If you were listening to the wireless this morning you might have heard the delightfully self-satisfied tones of Kit Malthouse, the deputy mayor of London, on the Today programme.
He was touting a bonkers new scheme by which drinkers in London who fall foul of the law would be breathalysed or otherwise tested for booze twice a day for prolonged periods of time and, if they failed said tests, could be sent to jail. “It is not just punitive but corrective,” he said. For which, read, nannying and bullying.
Andrew Brown skewers the idea over at the Daily Telegraph:
This is surely one more instance of politicians wanting to micromanage the behaviour of an unruly “underclass”. No one will be surprised to learn that the state of South Dakota has already tried it. After all, America is an even more divided society than we are in Britain. They don’t seem to mind having a harsh and brutalising criminal justice system as long as it keeps the criminal classes under control.
For myself, I find there’s something unpleasant – invasive, demeaning and bossy – about Mr Malthouse’s idea. And besides, what evidence is there that it would actually reduce criminal behaviour or drunkenness in the long term? I notice that the prison population in South Dakota has dropped by 14 per cent as a result of the scheme. But isn’t the reason for this mainly that the offenders have been shifted onto daily testing as an alternative to custody?
There’s no doubt booze is the one single biggest aggravator of crime, and violence most troublingly. Some drugs lead the user into a state of woozy pacifism – not booze. Booze makes violent people more aggressive still. The authorities have got to do something so the rest of us may live lives free of disruption and fear. But why can’t they punish offences properly? If you physically damage and terrify another person you should receive a severe punishment.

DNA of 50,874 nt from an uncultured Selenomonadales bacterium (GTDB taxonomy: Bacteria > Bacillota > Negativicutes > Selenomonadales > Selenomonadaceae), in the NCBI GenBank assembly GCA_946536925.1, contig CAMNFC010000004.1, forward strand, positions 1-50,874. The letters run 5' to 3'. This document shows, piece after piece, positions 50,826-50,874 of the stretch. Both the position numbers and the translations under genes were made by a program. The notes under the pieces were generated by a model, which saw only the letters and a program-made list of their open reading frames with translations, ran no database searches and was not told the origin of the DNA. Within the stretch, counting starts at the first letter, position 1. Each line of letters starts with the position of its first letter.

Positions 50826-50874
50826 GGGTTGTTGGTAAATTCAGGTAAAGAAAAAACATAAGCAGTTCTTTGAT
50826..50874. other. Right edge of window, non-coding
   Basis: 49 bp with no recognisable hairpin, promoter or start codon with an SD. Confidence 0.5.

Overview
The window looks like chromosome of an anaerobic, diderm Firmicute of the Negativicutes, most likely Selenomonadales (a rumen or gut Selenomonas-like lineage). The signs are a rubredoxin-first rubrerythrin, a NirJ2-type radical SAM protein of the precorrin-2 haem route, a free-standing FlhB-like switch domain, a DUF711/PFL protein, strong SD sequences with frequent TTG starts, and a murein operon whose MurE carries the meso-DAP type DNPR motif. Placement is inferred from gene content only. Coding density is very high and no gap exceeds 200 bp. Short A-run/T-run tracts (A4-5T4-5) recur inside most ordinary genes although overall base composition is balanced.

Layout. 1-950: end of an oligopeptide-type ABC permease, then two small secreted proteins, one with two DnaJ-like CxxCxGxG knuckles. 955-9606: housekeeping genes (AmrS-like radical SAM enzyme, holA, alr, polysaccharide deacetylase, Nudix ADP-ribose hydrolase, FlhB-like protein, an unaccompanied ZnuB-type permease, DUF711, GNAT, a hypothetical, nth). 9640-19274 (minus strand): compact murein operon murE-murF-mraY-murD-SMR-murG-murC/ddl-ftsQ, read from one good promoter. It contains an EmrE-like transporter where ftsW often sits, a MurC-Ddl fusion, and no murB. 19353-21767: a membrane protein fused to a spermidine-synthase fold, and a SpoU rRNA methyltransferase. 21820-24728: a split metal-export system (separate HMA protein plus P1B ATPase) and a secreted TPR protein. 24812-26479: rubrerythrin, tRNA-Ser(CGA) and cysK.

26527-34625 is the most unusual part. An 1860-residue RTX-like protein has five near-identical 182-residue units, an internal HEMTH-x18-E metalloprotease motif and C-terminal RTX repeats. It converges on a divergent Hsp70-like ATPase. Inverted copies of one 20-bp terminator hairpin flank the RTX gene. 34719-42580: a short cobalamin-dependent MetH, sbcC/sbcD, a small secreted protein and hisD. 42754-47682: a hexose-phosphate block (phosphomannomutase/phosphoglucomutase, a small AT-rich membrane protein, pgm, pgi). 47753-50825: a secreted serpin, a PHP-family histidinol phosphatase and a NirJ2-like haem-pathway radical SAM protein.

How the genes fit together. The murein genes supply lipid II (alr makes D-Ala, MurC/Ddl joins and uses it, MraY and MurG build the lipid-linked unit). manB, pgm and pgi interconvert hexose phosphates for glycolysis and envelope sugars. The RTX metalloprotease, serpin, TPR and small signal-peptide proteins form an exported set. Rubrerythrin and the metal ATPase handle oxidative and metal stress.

To which I'd add that with schemes like this, you're setting people up to fail – forcing them to take such tests twice daily, potentially – as Malthouse smugly boasted – for years, you're simply delaying the time they struggle before failing and winding up inside anyway, complete with public disgrace from the testing regime and no better chance of improving things in the future. This is precisely why probation so often fails (as I appreciate from my years at the Bar). I note that Malthouse was up against a chap who had a set of statistics and examples of better, less bullying alternative treatments which Malthouse simply couldn't answer.
As Brown puts it, it is better
to impose clear, meaningful punishments and leave it up to the individual to make the choice on the basis of consequences, rather than this micromanagement of behaviour which removes free will and is rather totalitarian in style. Think of how you teach children good behaviour: discipline is a matter of encouraging the child to exercise free will in a responsible way as they learn that bad behaviour has consequences: that’s what growing up is.
That is to say, better to treat adults like adults and let them make their own decisions and take the consequences of their actions rather than treating adults like children, administering purity tests for something that is lawful and which can in moderation constitute a rational choice for improving one's quality of life. If someone's in prison, he's in prison. If someone's out, stop trying these ridiculous extra ties on life (especially for trivial offences).
As he stressed throughout the interview, Malthouse likes the idea because it’s cheap – the criminal pays for the tests himself. That is an inadequate reason for the creation of a new, disproportionately heavy-handed, nannying system which permits the state to intrude into the lives of people at large yet again.
Finally, this is just another way of hedging in alcohol in public life per se. It starts with things that are hard to disagree with like heavier punishments for drink driving, then bans on public transport, then the increasingly widespread alcohol free zones, then "awareness campaigns" that disapprove of alcohol consumption, then state controls over prices, then this. Just ask smokers…
By Alex Deane